Brazil Loses US$ 230 Billion a Year or 1/3 of GDP to Piracy

The secretary of Economic Rights in Brazil’s Ministry of Justice, Daniel Goldberg, reaffirmed, Thursday, November 10, that piracy in Brazil is responsible for economic losses on the order of 30% of the Gross Domestic Product (GDP).

By this calculation, last year’s losses amounted to around US$ 230 billion. For this reason, Goldberg argued, the campaign against counterfeit merchandise is one of the priorities of President Luiz Inácio Lula da Silva’s Administration.

Goldberg, who participated this week in the Second Cycle of Studies of Regulation, in Rio de Janeiro, said that, besides the Federal Police and the Federal Revenue agency, the government possesses a Council to Combat Piracy and a Consumer Protection and Defense Department – all of them with the mission of suppressing the black market.

He said that the National Consumer Protection System (Sistema Nacional de Defesa do Consumidor), which can be accessed on the Internet, provides information on counterfeit products that represent safety hazards to the population.

Goldberg explained that the information is updated on-line with the help of ten state Consumer Protection agencies (Procons), as the list of counterfeit products grows daily.

According to the secretary, the most flagrant falsification is of CDs, DVDs, clothes, and sneakers. Nevertheless, there is also piracy involving goods like eyeglasses, lenses, medicines, and, most recently, scalpels.

"It is recognized internationally that there have never been as many efforts to combat piracy as the ones implemented in Lula’s Administration. Piracy is one of the priorities of Federal Police action, and the government created the Council to Combat Piracy as a priority strategic organ of interministerial coordination," he added.

Agência Brasil

Tags:

  • Show Comments (2)

  • Guest

    Mister D
    You don`t fight organized crime like this without fighting corupted politicians.
    Simply because it wouldn`t survive without them. And for all those suffering, I really don`t think it`s fun.

  • Guest

    WHAAAAAAAT ????
    “Brazil Loses US$ 230 Billion a Year or 1/3 of GDP to Piracy
    The secretary of Economic Rights in Brazil’s Ministry of Justice, Daniel Goldberg, reaffirmed, Thursday, November 10, that piracy in Brazil is responsible for economic losses on the order of 30%.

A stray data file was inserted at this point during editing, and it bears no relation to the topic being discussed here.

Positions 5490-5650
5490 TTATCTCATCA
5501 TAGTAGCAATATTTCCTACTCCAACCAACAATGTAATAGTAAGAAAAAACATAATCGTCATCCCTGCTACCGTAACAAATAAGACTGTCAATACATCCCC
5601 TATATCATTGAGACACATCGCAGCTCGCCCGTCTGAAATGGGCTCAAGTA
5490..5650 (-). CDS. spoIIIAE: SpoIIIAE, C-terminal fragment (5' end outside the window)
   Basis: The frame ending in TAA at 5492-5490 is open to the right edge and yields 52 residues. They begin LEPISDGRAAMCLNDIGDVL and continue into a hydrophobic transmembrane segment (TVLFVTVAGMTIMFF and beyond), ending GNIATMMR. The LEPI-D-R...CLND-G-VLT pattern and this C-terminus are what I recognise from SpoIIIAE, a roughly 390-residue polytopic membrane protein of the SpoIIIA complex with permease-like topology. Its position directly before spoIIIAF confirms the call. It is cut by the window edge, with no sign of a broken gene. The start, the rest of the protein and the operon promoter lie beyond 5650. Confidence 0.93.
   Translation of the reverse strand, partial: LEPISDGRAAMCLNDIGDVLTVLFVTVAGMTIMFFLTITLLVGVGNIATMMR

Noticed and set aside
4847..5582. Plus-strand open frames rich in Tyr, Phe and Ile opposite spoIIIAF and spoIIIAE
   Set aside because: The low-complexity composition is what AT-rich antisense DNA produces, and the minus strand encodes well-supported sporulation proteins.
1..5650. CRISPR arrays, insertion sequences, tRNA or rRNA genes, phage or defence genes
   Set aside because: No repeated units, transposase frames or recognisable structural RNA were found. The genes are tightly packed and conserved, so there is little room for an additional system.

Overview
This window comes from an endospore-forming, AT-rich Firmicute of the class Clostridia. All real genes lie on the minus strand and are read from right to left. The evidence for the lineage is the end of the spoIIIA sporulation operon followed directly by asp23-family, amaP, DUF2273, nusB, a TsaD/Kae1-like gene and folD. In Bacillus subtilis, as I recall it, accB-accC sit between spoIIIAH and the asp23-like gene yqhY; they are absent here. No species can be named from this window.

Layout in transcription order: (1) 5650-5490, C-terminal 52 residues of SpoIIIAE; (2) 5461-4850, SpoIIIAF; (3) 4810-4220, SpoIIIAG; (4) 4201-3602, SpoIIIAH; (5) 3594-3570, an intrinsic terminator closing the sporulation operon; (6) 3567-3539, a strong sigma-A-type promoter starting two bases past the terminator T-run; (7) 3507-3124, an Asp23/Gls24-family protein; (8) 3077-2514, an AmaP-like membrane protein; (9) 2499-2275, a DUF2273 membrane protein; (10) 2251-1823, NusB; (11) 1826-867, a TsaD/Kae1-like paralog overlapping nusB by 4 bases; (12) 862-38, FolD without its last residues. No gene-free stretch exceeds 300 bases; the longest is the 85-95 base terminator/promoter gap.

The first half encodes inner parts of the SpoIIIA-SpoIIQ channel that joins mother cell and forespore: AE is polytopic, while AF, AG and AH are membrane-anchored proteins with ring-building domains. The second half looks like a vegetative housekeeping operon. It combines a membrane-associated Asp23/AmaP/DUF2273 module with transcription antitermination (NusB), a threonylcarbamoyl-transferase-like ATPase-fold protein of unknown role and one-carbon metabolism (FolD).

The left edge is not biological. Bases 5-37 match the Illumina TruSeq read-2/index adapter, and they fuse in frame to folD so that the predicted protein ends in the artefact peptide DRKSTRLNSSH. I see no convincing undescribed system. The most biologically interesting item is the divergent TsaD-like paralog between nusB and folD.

The politicians take what’s left behind. The 70%. Ain’t that fun??

Your email address will not be published. Required fields are marked *

comment *

  • name *

  • email *

  • website *

This site uses Akismet to reduce spam. Learn how your comment data is processed.

Ads

You May Also Like

Typical Brazilian Sex Slaves Taken Overseas Are Girls 18 to 21 Years Old

According to the United Nations Office on Drugs and Crimes (UNODC), young women, between ...

Brazil Prays IMF to Pardon Brazil’s and All Poor Nations’ Debts

Brazil’s President Luiz Inácio Lula da Silva once again defended pardoning poor countries’ debts ...

Brazil’s Challenge: Avoiding Oil Curse, Says Minister

According to a close aide to Brazilian president, Luiz Inácio Lula da Silva, Brazil ...

Brazilians in Boston Invited to Hear About That Fish That Got Away

The New England Aquarium in Boston is having a special event on September 24 ...

Brazil and the Angolan Connection

Angola has a strong connection to Brazil and to the United States because these ...

The Ropes on Buying and Selling Real Estate in Brazil Taught by a Pro

Aline Lisboa is a fully qualified surveyor and valuation engineer with several years experience ...

Brazil Lula’s Biofuel Boosting Tour Takes Him to Spain

Brazilian President Luiz Inácio Lula da Silva arrived this weekend in Spain where beginning ...

Brazil Pledges US$ 1 Million to Help Rebuild Lebanon

Celso Amorim, Brazil's minister of Foreign Relations, will participate this Thursday, January 25, in ...

Brazil Repeats It Will Not Renew IMF Accord

The International Monetary Fund (IMF) has completed the 10th and final review of Brazil’s ...

Disappointing Economic Data Chill Brazilian Stocks

Latin American shares fell on concerns that the U.S. Federal Reserve may continue to ...